Yesterday we on-boarded our 100th customer on Recruiterflow in less than 100 days (83 days to be exact). We rolled out our product on 21st July and reached this milestone on 12th October. What a journey it has been!
Following are some of the tactics which we used to reach this milestone:
Pre-product feedback from relevant stakeholders
Long before we started developing the product we created a basic wireframe of the product and reached out to recruiters (50+), founders (20+) at various target companies globally for an early feedback on our ideology. This not only helped us get some valuable feedback but a number of these companies also adopted our product once we launched.
Keyword research and content creation
While our technology co-founder Naresh was busy building the product, me and Manan researched a number of keywords where we could land higher in search results. We used Keyword Planner and SEMrush to get relevant information. We were specifically focussed on relevant keywords with less competition with 10-1000 searches per month. Having these criteria was important as we knew that initially, we won’t be able to rank for highly competitive keywords. We created an excel sheet which looked something like this:
Based on the competition and number of searches per month, we decided what collateral (Landing Pages, Blog, Tool, EBook etc) to use for different keywords. For instance, some of the landing pages we created are:
We prepared the content for these collaterals way before we launched our product and published our first blog post on 17th April. From May-October our impressions and clicks have grown by almost 100% monthly with a constantly increasing CTR.
Quora has worked really well till now for us. We created a sheet specifically for quora where we would add the link for relevant questions, number of views and topic. Before we launched our product, we wrote answers for these questions on that sheet. Once our product was live, we just pasted these answers on Quora.
Even now we constantly seek out questions on relevant topics and answer them twice a week.
Reach out to network
Thanks to BetaGlide, Inshorts and StayGlad we had a network of people who were ready to help us. In the early days, we reached out to our network to seek feedback on the idea. As we developed the product, we would show mockups to these people. Once we got our product in beta, we reached out to our network again to see if anyone would be interested to use the product and we got an amazing response (even though the product was a bit buggy that time).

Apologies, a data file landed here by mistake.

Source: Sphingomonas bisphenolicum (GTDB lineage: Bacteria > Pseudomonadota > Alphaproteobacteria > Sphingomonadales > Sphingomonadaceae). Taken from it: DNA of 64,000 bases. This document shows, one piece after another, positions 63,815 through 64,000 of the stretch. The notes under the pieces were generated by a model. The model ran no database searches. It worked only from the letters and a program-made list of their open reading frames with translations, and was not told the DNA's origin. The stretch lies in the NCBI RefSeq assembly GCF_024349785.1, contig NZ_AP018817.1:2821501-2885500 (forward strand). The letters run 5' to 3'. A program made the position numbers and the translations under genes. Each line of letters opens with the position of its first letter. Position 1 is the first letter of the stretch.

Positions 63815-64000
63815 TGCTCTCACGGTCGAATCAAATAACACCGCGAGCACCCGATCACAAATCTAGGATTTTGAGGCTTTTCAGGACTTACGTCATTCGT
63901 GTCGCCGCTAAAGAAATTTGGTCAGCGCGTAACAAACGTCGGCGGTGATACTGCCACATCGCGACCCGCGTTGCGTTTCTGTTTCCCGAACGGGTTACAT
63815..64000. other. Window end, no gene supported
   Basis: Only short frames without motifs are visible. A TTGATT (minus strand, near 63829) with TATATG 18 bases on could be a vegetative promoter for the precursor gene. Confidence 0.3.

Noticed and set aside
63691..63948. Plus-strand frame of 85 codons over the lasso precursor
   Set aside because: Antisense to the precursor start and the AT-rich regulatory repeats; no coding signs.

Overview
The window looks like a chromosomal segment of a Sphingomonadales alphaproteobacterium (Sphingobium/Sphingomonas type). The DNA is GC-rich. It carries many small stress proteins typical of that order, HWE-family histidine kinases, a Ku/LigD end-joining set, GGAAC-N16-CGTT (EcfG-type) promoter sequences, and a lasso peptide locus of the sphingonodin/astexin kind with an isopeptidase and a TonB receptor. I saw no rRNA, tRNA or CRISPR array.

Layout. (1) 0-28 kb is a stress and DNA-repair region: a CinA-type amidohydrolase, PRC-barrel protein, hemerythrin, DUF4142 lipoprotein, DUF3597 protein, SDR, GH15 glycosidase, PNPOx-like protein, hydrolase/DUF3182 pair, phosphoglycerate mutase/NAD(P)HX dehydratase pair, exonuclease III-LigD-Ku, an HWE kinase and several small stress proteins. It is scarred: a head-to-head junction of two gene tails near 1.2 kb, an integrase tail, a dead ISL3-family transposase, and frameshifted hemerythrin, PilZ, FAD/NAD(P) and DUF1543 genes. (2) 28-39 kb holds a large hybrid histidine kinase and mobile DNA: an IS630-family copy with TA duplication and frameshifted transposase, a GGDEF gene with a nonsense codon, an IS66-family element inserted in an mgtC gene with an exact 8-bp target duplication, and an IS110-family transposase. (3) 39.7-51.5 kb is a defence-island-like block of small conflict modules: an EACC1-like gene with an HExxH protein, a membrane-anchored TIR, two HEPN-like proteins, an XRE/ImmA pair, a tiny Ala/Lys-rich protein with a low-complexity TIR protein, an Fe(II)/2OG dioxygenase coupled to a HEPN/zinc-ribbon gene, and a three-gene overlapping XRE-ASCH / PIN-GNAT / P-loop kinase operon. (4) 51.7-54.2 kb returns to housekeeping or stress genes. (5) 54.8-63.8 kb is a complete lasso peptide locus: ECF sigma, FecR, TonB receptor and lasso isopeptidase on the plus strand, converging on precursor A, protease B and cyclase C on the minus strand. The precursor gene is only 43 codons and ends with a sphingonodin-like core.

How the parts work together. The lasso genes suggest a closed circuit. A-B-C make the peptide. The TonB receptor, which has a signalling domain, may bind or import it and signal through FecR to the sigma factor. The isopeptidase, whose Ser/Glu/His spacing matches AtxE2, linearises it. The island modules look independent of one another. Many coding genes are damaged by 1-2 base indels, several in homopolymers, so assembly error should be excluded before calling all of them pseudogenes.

Listing on various platforms
As soon as we launched, we signed up on BetaList and submitted Recruiterflow. We also got Recruiterflow listed and rated by our customers on GetApp, Capterra, FinancesOnline etc. Getting good reviews from our early customers really helped us move up in the ranking.
Reposting blog posts across networks
We would repost each blog we would write on our LinkedIn and Medium profile as native articles have more weight that sharing links. This was to leverage our personal network on these platforms.
We created customised slides for these blog posts and shared it on SildeShare.
All of these blog post where also shared on various recruiting communities to attract a large audience base. Some of these articles were featured on these platforms. This helped us get some good external traffic.
We reached out to the editors of a couple of leading recruitment blogs and requested if we could write a few articles on their blog. The topic of these articles were pre-researched and customised for different blogs based on the content they published. We got a positive reply from more than 70% publishers. Guest posting helped us create a brand and get some quality traffic on Recruiterflow.
While guest posting, make sure you reply actively on the comments on your article and also comment on similar articles.
Going a step further in supporting our customers
We were personally in touch with our customers starting from Day 0. We would call them regularly for feedback, solve their issues within hours and give a serious consideration to their feedback. Since our customers were happy with us and our product, a number of them referred us to their friends who adopted our product.
Lessons to be learned
We are still very early in our journey. Sometime down the time, we may realize that some of these methods are not scalable. However, the beauty of these methods is that they can be executed easily. Yes, it takes some time and hard work to figure out what’s working and what’s not for your product, but once figured out it becomes easier to scale the methods to an extent.
Always start marketing your product long before launch. You don’t need a product to get customers.
If any of these ideas worked for you or you have successfully implemented other ideas, feel free to drop in a comment.